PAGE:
MICHAEL STIPE (2014)
As a kid I remember hearing R.E.M. tunes on the radio; songs like “The One I Love”, “It’s the End of the World As We Know it”, and “Orange Crush”. I never minded their music but I never imagined they’d be a band that I’d be “into”. I was a little metal head when I was young so I listened to bands like AC/DC, Iron Maiden, and Twisted Sister. But when I morphed into a teenager my musical tastes changed. Metal began to feel dated and out of touch. I simply couldn’t relate to Vince Neil and David Lee Roth. I was drawn into the grunge and alternative scene and began listening to bands like Nirvana, the Smashing Pumpkins, and Radiohead. Along the way R.E.M. was always there in the background releasing radio-friendly hit after radio-friendly hit like “Losing My Religion” and “Shiny Happy People”.
I took more notice of the band with the release of their 1992 album, Automatic for the People. It contained the hits “Man on the Moon”, “The Sidewinder Sleeps Tonight”, “Drive”, and “Everybody Hurts”; all good songs and there were some decent music videos to go along with them. The video for Drive is an all-time favorite of mine. Regardless, I still had a hard time seeing R.E.M. as “cool”.
That changed in 1994 with the release of the album Monster. I was watching MuchMusic (Canada’s MTV) as I did a lot as a teenager. Alternative music had officially become mainstream by then so the Pumpkins, Green Day, and Weezer were in heavy rotation. I vividly recall MuchMusic’s debut of the video for “What’s the Frequency, Kenneth?”, the first single from Monster. The band is in a barn with frontman Michael Stipe standing in the foreground and the other 3 guys in the back. Stipe is so close to the camera that his head is out of frame. All you can see is his lean body wearing a plain T-shirt with a star in the center.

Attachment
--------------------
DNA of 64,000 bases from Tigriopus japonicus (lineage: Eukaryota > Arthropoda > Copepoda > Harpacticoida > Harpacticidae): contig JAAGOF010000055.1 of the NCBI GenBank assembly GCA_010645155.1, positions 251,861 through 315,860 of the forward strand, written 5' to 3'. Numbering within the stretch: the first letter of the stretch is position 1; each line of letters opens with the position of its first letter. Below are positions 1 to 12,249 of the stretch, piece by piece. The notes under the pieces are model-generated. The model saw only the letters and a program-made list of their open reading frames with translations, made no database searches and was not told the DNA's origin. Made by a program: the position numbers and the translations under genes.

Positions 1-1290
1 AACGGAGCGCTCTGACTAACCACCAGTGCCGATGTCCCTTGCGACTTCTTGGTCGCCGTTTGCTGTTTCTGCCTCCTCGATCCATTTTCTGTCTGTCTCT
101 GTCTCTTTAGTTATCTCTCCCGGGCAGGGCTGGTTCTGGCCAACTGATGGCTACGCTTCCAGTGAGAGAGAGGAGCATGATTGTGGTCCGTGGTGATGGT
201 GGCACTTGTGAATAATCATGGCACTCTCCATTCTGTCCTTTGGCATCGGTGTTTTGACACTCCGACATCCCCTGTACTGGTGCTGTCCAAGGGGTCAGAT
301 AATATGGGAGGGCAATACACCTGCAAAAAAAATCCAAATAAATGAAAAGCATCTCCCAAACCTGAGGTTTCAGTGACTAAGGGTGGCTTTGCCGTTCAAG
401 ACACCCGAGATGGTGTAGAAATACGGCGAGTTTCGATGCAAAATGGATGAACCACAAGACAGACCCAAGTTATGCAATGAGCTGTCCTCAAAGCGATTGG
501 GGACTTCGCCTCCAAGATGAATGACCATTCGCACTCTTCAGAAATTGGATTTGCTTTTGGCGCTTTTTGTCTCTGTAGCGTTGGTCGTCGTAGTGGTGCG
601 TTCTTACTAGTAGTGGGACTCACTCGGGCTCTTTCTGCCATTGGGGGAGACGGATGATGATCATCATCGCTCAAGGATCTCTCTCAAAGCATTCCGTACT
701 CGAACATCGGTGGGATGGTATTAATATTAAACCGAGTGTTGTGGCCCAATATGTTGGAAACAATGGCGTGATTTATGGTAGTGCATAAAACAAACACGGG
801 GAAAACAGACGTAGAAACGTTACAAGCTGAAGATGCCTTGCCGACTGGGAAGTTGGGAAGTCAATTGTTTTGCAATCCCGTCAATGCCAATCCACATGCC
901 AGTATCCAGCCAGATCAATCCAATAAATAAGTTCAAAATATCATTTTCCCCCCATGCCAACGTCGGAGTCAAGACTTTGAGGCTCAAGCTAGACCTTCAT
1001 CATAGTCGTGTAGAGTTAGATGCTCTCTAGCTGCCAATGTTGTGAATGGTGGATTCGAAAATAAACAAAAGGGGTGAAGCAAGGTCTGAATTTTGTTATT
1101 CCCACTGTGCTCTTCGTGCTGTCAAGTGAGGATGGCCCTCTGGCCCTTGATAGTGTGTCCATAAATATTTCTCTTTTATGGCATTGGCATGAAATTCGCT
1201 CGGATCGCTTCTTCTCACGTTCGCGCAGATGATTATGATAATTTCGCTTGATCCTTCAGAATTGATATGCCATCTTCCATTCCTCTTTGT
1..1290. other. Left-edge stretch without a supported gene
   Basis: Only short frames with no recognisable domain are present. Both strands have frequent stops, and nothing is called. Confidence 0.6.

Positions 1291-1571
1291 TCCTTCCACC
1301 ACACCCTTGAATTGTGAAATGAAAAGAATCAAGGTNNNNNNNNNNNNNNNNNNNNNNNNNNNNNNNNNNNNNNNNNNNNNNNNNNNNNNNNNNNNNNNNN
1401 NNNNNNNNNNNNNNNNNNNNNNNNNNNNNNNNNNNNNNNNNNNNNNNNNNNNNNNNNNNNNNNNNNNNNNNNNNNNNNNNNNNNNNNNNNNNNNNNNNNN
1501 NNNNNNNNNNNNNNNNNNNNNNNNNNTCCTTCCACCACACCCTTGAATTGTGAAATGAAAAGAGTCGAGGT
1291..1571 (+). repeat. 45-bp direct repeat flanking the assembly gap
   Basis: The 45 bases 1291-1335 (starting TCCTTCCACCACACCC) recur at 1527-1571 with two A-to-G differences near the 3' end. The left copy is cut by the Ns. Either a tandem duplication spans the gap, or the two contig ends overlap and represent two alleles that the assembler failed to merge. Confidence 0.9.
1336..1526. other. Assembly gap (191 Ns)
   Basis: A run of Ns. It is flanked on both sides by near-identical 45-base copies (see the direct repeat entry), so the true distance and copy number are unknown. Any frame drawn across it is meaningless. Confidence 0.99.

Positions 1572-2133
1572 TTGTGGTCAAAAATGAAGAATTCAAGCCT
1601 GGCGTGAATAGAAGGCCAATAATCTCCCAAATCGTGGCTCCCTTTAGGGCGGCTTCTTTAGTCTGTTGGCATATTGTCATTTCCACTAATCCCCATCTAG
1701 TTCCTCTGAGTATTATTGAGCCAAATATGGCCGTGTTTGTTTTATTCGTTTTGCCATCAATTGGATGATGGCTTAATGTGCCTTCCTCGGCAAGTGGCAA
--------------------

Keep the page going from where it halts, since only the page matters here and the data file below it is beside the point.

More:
A signature REM twangy static guitar riff opens the track and Michael just stands there. Even when the vocals kick in we don’t get to see his face. It’s only when the chorus arrives that the camera zooms out to reveal he has shaved his head completely bald. I don’t know why but to me he was instantly cool. The combo of a great song, a cool shirt and the new look won me over. They did not look or sound like the Shiny Happy People band.
Once a band wins me over I remain loyal. I continued to buy R.E.M. albums until they broke up in 2011 (there were 6 after Monster) and I went back and collected their entire back catalogue too (there were 8 albums before Monster). Monster remains my favorite but the follow-up, New Adventures in Hi-Fi, which features the songs “E-Bow the Letter” and “Leave” ranks highly as well.
The more I learned about Mr. Stipe the cooler I thought he was.
He’s been a producer on some films I really like and he’s collaborated with some of my favorite musicians like Placebo and Coutney Love (he’s even the godfather of Kurt and Courtney’s kid). But as much as I love Michael Stipe I never really felt the need to own an action figure of him. One of the reasons I got into alternative music is because the artists seemed like real people I could relate to. One downside to being so “normal” is that you’re not nearly as interesting to look at as someone like Marilyn Manson. No matter how good their music is Pearl Jam will never sell as many lunch boxes as KISS.
I promise I will eventually get around to talking about the action figure. Please continue on to Part 2.